Animation effects with Canvas and the YUI

Take a look at this demo I’ve knocked up.

Wiggle the slider and see what happens. It’s a terrible learning object, but it’s just an exploration of how easy it is to set up using HTML, CSS and JavaScript. No, really! Look at the source code and there’s no flash or other plugins involved. It’ll work more slowly in IE than Firefox, but works in both, at least on Windows.

I’m using the Canvas tag, which is natively supported by Firefox and Safari. Thanks to the excanvas library provided by Google, adding canvas functionality to IE is really easy.

I know that SVG (scalable vector graphics) has many advantages over canvas, and may be the way things go in the future but canvas has the key advantage that you can use it right now in modern browsers without needing plugins.
Also, the way of working with canvas is reminiscent of the graphics commands of computers back in the early 1980s, which is a good thing to anyone who grew up with those computers.

The slider is part of the Yahoo User Interface (YUI) library and the animated text is a YUI animation motion.

Plugging the things together, and to other things on the page (e.g. the web form) just requires a bit of JavaScript. I’ve long wanted to be able to make interactive web pages this easily.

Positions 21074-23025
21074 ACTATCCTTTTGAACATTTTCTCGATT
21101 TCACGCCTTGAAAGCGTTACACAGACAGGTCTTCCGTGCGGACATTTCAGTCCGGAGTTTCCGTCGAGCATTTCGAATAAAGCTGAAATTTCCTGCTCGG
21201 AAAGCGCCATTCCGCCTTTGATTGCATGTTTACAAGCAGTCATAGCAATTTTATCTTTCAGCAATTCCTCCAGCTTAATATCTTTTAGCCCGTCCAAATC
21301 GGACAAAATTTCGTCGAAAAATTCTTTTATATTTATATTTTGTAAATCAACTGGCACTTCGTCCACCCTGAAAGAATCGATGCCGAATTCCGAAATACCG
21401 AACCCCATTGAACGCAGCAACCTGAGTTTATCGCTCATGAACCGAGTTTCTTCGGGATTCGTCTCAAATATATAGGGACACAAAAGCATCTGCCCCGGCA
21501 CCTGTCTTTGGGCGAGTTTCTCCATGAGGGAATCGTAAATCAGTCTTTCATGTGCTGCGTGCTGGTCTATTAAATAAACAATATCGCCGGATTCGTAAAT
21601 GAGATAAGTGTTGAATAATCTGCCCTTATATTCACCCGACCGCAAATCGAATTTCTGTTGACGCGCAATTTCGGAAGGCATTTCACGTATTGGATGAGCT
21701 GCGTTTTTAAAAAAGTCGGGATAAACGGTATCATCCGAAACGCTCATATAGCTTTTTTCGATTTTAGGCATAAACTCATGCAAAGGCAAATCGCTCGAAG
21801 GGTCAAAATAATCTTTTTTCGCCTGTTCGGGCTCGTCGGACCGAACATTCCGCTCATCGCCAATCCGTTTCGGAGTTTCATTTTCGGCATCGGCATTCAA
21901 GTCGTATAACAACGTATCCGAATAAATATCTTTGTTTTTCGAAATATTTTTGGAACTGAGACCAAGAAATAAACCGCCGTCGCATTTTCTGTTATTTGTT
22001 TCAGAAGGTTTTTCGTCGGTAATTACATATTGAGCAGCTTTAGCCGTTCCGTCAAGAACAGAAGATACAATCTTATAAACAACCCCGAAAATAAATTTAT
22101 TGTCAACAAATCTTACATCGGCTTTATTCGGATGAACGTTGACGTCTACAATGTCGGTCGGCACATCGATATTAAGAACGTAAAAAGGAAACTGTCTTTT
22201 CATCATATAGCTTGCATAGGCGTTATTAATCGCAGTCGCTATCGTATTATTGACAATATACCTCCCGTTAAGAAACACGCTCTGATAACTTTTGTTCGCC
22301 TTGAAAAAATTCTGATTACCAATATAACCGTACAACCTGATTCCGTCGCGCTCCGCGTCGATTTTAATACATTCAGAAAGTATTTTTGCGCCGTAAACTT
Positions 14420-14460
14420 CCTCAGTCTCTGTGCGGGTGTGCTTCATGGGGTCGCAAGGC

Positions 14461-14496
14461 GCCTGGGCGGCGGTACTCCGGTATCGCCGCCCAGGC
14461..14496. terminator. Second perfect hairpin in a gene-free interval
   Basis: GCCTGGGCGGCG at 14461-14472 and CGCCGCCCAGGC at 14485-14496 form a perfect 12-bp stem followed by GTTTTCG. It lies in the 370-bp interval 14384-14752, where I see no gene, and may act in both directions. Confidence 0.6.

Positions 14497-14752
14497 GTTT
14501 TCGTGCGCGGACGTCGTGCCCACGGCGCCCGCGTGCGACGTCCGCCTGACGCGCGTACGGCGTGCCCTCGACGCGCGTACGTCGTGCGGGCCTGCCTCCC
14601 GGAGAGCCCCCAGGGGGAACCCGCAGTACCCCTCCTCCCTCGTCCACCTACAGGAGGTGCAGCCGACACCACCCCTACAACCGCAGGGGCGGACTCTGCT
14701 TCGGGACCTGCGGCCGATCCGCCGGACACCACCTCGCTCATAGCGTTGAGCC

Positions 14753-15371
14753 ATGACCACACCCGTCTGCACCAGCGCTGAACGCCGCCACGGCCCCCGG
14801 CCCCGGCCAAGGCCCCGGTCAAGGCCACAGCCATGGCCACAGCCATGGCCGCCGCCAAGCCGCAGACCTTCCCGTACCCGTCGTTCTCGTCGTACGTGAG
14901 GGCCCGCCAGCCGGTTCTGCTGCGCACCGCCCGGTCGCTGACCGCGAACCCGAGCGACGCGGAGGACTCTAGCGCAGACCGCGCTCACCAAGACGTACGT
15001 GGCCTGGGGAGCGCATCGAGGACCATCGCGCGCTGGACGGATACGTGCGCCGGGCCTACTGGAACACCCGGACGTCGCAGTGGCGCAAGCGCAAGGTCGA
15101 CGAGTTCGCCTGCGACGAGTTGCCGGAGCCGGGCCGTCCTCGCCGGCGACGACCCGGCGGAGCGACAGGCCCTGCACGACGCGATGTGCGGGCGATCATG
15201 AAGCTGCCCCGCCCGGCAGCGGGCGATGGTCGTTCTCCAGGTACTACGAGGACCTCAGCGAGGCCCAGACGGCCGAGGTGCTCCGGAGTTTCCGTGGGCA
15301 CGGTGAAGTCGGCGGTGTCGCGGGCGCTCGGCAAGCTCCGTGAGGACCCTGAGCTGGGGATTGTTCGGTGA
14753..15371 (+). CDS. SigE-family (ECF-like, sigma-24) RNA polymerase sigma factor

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5 Responses to “Animation effects with Canvas and the YUI”

  1. tomgidden Says:

    I’ve also been playing around with canvas:
    http://gidden.net/mech/

  2. Martin Poulter Says:

    That’s amazing! Thanks for that Tom. Sophisticated stuff: is the idea that it builds towards some sort of physics engine? For the best game of “breakout” ever, perhaps? I’ve also been experimenting with Fractals in canvas: haven’t linked the results because they do tend to freeze up the browser.

    For my fellow Ancient Geeks, I should say that Tom has a long history of doing impressive stuff with the web in the commercial sector, including a WYSIWYG PDF authoring tool using dynamic HTML (not available on the public Web, alas). I expect I’ll be referring to his work a lot on this blog in future.

  3. tomgidden Says:

    Thanks for the props, Martin 🙂

  4. Tom Gidden : Mechanics Experiments with <canvas> Says:

    […] seeing some experiments done by my friend Martin, I’ve thrown caution to the wind and decided to publicise my egregious lack of mathematical […]

  5. The Ancient Geeks What you can do with JavaScript « Says:

    […] already discussed using JavaScript to draw and animate lines, shapes, gradients and images on the screen. As well as basing this on Canvas (and the Excanvas library, again thanks Google), you can do this […]


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